In an environment where half the country wants to tear down every Confederate memorial they can get their grubby little hands on, what sense does it make to have the National Park Service forking over taxpayer money so they can build a monument to the Black Panther Party?
That was the question posed by many Americans after the news broke that the Park Service was contributing $100,000 to UC Berkeley (of course…where else?) so they could pay proper tribute to a group responsible for the murder of a federal park ranger, among other atrocities.
In their grant release, the National Park Service put a positive spin on the monument. “Committed to truthfully honoring the legacy of BPP activists and the San Francisco Bay Area communities they served, the project seeks to document the lives of activists and elders and the landscapes that shaped the movement.”
The Washington Free Beacon, which has been responsible for a lot of great reporting on this story, explains why the move was so controversial:
A captain in the Black Panther Party murdered National Park Service ranger Kenneth Patrick while he was on patrol near San Francisco in 1973. Patrick was shot three times by Veronza Leon Curtis Bowers Jr., who is currently serving a life sentence for first-degree murder. Patrick left behind a widow and three children.
The Fraternal Order of Police, the largest organization of sworn law enforcement officers with over 330,000 members, sent a letter to President Donald Trump last week expressing “outrage and shock” that the National Park Service would fund a project honoring the legacy of the Black Panther Party.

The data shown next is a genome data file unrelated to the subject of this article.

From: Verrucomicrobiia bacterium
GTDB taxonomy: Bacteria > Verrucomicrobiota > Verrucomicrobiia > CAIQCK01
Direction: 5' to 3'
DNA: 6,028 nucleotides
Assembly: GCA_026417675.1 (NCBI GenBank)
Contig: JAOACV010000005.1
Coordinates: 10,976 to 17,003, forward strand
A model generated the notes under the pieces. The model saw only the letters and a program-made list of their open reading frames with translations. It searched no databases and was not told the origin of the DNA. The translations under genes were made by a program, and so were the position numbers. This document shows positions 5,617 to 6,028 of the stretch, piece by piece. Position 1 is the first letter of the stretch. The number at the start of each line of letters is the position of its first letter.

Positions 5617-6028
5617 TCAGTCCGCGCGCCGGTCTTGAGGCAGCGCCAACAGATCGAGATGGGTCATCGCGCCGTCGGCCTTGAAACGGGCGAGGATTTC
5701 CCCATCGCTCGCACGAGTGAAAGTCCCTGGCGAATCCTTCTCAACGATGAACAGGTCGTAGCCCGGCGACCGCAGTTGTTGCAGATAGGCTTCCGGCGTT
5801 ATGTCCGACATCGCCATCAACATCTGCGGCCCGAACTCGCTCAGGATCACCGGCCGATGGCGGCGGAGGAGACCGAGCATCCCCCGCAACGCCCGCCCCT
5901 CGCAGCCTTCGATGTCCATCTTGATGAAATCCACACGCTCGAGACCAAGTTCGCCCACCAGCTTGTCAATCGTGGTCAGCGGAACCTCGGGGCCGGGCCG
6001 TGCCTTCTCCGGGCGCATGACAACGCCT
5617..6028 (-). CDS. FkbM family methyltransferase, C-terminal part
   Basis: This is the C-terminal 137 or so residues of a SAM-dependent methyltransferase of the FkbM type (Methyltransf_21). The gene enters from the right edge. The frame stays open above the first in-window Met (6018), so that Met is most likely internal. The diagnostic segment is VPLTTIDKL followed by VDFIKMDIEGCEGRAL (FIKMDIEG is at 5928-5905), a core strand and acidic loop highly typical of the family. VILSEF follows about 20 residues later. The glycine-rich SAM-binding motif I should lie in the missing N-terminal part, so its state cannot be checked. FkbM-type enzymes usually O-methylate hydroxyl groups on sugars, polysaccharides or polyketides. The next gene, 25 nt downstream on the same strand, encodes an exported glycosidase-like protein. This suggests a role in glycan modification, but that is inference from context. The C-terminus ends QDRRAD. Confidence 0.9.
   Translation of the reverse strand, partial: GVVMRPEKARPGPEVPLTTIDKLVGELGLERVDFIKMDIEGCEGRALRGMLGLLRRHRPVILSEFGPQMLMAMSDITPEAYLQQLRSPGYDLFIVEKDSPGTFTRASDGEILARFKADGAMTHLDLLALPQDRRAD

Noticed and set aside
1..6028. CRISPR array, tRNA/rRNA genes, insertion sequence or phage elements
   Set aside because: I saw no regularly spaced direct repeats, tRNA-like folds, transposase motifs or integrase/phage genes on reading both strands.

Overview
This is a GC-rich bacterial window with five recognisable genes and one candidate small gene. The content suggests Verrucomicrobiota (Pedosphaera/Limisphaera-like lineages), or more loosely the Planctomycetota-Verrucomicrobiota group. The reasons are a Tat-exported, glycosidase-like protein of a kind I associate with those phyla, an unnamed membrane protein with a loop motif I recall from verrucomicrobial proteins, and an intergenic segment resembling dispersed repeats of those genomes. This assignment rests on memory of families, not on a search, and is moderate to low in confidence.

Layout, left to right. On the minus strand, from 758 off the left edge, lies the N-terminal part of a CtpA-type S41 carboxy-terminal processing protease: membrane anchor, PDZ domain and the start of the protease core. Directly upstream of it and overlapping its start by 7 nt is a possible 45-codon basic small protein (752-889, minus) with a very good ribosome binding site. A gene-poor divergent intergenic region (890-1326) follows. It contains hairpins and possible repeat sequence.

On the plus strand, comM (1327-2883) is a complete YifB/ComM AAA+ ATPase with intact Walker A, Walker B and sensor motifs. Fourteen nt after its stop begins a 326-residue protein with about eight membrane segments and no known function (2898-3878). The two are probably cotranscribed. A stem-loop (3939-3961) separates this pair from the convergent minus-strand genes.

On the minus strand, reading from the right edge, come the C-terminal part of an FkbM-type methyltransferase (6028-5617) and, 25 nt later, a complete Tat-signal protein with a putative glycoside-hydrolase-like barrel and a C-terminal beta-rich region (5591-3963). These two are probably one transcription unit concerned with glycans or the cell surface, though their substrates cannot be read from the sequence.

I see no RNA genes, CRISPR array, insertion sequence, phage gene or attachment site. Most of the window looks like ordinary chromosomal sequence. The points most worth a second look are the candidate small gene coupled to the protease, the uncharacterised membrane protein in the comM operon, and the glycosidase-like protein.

“Mr. President, as far as we are concerned the only meaning they brought to any lives was grief to the families of their victims,” wrote Chuck Canterbury, the national president of the Fraternal Order of Police. “According to our research, members of this militant anti-American group murdered 16 law enforcement officers over the course of their history. Among their victims was U.S. Park Ranger Kenneth C. Patrick. He was murdered in cold blood by three members of the Black Panther Party on 5 August 1973. His killer, who remains behind bars, still considers himself a Black Panther and a ‘political prisoner.'”
“It is appalling that the National Park Service, Ranger Patrick’s own agency, now proposes to partner with [Berkeley] and two active members of this violent and repugnant organization,” Canterbury said.
Thankfully, after a public reckoning, the National Park Service has confirmed that they will not be giving any taxpayer money to UC Berkeley for the project. We’re sure that will be seen as some form of “white privilege” or “white supremacy” or “white SOMETHING,” but we’re just about to the point where we couldn’t care less.